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Auteur: Chungmin LEE

Metalinguistically Negated vs Descriptively Negated Adverbials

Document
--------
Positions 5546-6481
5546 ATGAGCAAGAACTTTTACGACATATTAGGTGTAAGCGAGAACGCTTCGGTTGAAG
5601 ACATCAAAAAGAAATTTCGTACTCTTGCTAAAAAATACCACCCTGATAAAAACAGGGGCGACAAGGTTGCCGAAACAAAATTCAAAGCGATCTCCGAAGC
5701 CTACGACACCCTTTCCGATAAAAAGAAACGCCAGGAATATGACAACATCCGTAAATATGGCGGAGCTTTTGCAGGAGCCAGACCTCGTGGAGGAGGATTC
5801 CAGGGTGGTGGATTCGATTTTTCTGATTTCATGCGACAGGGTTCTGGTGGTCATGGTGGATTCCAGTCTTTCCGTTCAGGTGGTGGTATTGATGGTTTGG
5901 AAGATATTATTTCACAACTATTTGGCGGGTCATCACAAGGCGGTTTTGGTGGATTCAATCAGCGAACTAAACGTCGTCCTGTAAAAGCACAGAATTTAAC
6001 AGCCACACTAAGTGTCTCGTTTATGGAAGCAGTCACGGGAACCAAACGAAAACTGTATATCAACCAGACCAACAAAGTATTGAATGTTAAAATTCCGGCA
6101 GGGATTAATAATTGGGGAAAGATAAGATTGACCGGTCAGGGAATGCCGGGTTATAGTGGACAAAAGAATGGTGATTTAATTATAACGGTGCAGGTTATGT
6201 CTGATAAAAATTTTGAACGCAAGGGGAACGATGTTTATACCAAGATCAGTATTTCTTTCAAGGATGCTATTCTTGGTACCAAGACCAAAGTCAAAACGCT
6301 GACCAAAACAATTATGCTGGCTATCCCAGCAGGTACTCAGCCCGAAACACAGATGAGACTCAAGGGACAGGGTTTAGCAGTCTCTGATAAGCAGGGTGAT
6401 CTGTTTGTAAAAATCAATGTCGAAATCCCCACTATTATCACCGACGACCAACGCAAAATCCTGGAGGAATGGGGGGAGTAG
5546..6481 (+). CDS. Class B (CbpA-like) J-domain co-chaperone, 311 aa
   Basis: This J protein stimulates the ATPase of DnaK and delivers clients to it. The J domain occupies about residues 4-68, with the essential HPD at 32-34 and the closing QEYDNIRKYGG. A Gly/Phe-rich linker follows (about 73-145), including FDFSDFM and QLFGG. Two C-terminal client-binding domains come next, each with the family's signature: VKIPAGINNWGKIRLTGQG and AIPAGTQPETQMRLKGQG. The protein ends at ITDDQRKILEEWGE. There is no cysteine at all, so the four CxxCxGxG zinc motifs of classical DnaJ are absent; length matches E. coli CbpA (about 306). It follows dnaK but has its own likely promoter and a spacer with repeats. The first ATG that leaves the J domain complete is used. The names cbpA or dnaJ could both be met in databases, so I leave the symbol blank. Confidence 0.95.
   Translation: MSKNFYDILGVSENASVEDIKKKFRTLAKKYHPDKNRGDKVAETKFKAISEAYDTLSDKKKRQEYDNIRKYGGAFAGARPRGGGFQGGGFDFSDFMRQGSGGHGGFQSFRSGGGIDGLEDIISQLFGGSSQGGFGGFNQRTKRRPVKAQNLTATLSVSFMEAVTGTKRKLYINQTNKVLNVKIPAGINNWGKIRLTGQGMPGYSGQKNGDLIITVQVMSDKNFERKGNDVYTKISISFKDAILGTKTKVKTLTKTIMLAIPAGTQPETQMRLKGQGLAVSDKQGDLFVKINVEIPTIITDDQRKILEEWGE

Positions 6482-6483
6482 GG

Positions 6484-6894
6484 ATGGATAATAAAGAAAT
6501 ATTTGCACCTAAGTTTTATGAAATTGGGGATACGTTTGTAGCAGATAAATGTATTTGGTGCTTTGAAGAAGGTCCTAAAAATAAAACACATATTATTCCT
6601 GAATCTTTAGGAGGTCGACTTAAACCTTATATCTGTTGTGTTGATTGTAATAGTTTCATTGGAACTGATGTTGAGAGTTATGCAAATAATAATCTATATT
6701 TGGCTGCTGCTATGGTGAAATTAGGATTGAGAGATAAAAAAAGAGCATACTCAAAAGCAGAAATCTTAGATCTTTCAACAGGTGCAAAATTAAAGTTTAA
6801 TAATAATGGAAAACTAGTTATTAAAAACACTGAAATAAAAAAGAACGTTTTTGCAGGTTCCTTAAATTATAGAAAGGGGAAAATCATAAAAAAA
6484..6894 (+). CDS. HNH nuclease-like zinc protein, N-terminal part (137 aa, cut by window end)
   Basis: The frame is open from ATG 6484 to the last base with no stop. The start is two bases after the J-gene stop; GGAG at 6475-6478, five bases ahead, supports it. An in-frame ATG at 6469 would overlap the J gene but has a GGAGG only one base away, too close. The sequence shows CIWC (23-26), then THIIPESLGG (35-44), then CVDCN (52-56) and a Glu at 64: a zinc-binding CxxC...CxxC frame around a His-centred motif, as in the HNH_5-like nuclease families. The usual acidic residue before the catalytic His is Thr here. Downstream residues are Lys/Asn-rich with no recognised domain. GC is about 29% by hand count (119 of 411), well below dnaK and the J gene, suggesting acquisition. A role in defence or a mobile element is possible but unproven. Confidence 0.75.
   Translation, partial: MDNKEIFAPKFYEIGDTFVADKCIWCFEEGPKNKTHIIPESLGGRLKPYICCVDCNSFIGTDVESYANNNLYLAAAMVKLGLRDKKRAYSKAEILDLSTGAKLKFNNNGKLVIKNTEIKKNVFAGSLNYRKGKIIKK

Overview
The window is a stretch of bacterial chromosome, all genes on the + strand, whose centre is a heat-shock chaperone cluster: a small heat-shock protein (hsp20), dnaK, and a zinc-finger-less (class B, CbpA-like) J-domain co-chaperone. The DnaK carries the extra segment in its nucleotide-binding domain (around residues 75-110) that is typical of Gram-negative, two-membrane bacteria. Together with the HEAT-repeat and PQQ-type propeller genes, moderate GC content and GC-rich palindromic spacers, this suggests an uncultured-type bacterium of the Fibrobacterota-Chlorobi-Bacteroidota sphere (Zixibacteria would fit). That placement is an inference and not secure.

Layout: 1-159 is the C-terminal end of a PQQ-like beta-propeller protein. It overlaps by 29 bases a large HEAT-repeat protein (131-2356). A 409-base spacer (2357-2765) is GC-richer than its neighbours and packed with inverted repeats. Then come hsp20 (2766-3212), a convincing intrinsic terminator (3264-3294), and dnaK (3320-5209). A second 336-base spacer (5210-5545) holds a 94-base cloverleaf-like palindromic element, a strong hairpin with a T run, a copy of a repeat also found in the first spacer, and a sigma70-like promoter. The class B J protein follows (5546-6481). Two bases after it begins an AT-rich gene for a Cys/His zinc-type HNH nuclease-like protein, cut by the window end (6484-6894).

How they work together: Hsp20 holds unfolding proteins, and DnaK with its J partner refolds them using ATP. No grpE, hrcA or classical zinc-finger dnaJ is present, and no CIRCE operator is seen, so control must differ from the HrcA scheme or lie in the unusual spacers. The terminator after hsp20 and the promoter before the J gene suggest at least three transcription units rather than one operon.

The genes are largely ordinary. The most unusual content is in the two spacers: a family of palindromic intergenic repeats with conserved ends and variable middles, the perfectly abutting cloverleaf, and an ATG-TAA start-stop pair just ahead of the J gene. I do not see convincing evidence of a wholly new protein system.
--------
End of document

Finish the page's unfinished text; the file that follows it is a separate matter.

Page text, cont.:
Abstract/Résumé: Metalinguistic negation (MN) is more marked than descriptive negation (DN), although DN itself is more marked than its positive counterpart. The latter thesis is reported to have been supported by psycho-linguistic experiments (Horn 1989 a.o.) but the former one has not been supported empirically. This presentation aims to show that MN is more marked than DN in terms of phonetic prominence and EEG experiment results. The associated data employed are metalinguistically negated vs descriptively negated degree adverbials in English and Korean. The type of degree adverbials with MN vs. DN such as (1) vs (2) show a striking contrast in phonetic prominence. (1) She is not A LITTLE/A BIT upset. (She is VERY upset.) cf. Bolinger (1972) (2) She is not a little/a bit upset. (She is not upset at all, is quite composed.) The MN sentence in (1) objects to its low degree scalar meaning in a relevant scale (to assert a rectified higher degree). The rectifying second S cannot start with the concessive But. (2), in contrast, is a DN sentence with a covert even before the minimizer a little/a bit, yielding universal negation as if it were a negative polarity item (Y. Lee and Horn 1994). The type of adverbials such as POthong ‘normally’ in Korean are argued to be based on MN that licenses them in a long-form (external) negation, see: (3) ku yeca POthong yeppu-ci anh-e ‘She is not COMMONLY pretty.’ (She is VERY pretty.) The MN-licensed adverbials A LITTLE/A BIT and POthong ‘normally’ have stressed syllables originating from contrastive focus and convey implicated positive higher degree adverbials/predicates. Phonetic experiments conducted (C. Lee 2010) show a sharp contrast between MN- vs DN-licensed adverbials by pitch tracts and we expect to further conduct an EEG test to see covert cognitive processes involved in MN and DN distinction via the brain activity.